Glenn Thompson says he didn't do it to get rich, and he offers proof. If you're unable or unwilling to pay $9.99 to buy his book, he'll provide a code that will allow you to read it online for free.
Thompson, a respected trainer for more than three decades, simply wants to deliver his message. And his message is that horse racing, the sport he loves, needs a makeover.
"Somebody had to stand up for these horses," Thompson said. "And I'm honored to do it."
Thompson is the proud co-owner and trainer of Two Notch Road, a 6-year-old gelding that will run in Saturday's Colonial Turf Cup at Colonial Downs. But lately, he's been fighting to eliminate "raceday medication" of horses, which is often done for the best of intentions but can lead to disastrous results.
In his 2011 book, "The Tradition of Cheating at the Sport of Kings," Thompson estimated that 85 percent of trainers and veterinarians were guilty of it. Ten percent of them, he said, would do anything to win regardless of the consequences. Ninety percent, he said, mistakenly believe they are helping their horses with medication like B1, corticosteroids and ACTH.
No, Thompson isn't interested in pulling punches. Nor is he interested in winning a popularity contest among his colleagues.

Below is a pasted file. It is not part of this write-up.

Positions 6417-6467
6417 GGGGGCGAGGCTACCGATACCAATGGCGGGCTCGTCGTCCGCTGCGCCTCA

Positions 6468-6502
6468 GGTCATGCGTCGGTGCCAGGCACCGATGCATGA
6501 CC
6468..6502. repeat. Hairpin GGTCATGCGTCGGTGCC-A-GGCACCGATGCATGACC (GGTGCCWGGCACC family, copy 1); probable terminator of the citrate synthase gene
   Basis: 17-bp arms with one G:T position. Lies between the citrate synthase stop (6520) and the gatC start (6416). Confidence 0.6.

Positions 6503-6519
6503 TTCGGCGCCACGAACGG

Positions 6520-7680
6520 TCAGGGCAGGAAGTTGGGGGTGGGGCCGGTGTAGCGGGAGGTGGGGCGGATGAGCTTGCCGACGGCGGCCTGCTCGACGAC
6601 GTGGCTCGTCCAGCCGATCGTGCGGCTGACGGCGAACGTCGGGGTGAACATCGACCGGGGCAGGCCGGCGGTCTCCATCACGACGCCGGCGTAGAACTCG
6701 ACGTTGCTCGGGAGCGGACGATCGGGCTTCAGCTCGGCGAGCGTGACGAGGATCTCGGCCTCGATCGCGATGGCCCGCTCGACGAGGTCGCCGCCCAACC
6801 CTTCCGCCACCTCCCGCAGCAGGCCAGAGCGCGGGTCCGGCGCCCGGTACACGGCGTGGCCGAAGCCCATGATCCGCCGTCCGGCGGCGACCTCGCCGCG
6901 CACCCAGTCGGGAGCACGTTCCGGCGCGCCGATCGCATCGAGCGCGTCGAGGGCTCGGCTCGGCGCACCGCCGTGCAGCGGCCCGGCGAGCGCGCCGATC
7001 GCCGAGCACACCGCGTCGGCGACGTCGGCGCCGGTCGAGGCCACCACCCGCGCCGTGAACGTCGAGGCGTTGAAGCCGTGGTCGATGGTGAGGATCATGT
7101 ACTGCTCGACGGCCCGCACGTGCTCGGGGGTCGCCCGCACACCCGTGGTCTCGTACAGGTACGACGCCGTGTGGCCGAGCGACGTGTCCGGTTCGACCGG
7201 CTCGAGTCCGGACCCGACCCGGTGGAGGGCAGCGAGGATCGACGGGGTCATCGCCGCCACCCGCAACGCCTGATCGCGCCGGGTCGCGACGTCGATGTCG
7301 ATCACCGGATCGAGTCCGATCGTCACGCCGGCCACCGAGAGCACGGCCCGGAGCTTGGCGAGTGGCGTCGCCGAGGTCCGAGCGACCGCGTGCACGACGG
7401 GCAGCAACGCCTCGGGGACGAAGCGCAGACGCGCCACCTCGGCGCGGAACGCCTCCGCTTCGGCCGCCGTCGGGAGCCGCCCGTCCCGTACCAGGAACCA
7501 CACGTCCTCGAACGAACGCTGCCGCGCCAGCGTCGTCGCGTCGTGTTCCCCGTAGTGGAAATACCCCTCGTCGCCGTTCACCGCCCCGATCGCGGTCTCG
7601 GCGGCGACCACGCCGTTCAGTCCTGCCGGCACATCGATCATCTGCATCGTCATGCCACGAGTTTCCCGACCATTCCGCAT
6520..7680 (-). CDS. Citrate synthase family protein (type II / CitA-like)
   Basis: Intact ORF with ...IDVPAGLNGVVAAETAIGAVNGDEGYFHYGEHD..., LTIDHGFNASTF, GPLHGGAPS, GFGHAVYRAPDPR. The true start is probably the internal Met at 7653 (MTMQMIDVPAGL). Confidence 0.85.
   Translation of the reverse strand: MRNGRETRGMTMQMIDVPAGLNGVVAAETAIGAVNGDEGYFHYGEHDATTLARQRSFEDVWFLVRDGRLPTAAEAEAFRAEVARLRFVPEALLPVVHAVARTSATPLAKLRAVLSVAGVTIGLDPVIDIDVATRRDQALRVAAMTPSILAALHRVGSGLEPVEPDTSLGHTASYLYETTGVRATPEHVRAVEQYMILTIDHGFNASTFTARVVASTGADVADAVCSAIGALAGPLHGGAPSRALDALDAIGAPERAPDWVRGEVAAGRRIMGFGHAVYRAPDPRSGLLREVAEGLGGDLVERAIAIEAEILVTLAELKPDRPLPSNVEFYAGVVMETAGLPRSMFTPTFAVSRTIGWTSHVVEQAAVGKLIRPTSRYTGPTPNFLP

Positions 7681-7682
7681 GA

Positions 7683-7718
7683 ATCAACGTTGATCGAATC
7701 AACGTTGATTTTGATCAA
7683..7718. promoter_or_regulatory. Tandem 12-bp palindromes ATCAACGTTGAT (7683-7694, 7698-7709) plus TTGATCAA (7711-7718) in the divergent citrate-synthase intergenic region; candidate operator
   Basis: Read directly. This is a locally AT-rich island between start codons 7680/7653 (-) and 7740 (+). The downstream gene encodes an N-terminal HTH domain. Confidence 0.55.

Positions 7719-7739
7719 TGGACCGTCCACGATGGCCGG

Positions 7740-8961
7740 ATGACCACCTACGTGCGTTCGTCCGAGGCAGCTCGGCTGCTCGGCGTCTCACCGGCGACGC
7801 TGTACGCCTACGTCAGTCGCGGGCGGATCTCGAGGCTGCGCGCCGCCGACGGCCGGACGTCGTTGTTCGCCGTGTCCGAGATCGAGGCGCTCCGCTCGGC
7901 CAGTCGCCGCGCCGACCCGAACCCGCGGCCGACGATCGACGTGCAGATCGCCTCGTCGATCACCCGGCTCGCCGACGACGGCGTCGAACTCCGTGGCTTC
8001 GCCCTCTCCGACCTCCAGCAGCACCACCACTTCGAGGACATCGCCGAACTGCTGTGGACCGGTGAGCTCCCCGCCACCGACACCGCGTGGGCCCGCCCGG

"I used to get 20 or 30 golf invitations from friends and I'd go out once a week with my buddies," he said. "I did not get one invitation last year. Not one of my buddies called and said, 'Hey, let's go play golf.' So, yeah, I lost some so-called friends.
"I'm trying to bring back horsemanship to horse racing. That's quite a chore. It's gotten better, but for a while it used to be the Wild Wild West."
With more marked stalls and third-party administrators of medication, Thompson said the cheating level is down to about 10 percent. But he still sees a need for universal rules and a horse racing commissioner.
Congress is getting involved. A bill titled "The Horseracing Integrity and Safety Act of 2013" was introduced in May. The bill would eventually prohibit a horse from receiving any medication within 24 hours of a race. It would also give the U.S. Anti-Doping Agency, which oversees U.S. Olympic sports, ultimate authority.
One reason Thompson chose to write the book was Two Notch Road. Because of an injured tendon, the horse had to take more than two years off from racing.
Two Notch Road returned to competition two months ago in the Grade III Red Bank Stakes in Monmouth Park (N.J.). He finished fifth. Two weeks ago, he was third in the Grade II Monmouth Stakes.
"He looks great," Thompson said. "I think he's just starting to get fit now. With a horse with a tendon (injury), you'd have to be insane to train him hard enough to win the first time out. But he hasn't missed a beat since we started him back. I'm really happy with him.
"I've given him no pain meds at all, and that's sort of unchartered territory for me. He's definitely running better without the medication, and that's sort of why I wrote the book."
Saturday's 12 races at Colonial Downs begin at 5 p.m. The Turf Cup, which has a Grade II ranking and a $300,000 purse, is scheduled to post at 7:46.
If you want to read Glenn Thompson's book online for free, shoot him an e-mail at firstname.lastname@example.org for a code.
Colonial Turf Cup (Grade II)
WHERE: Colonial Downs, New Kent
WHEN: Saturday, 7:46 p.m. post (seventh of 12-race card)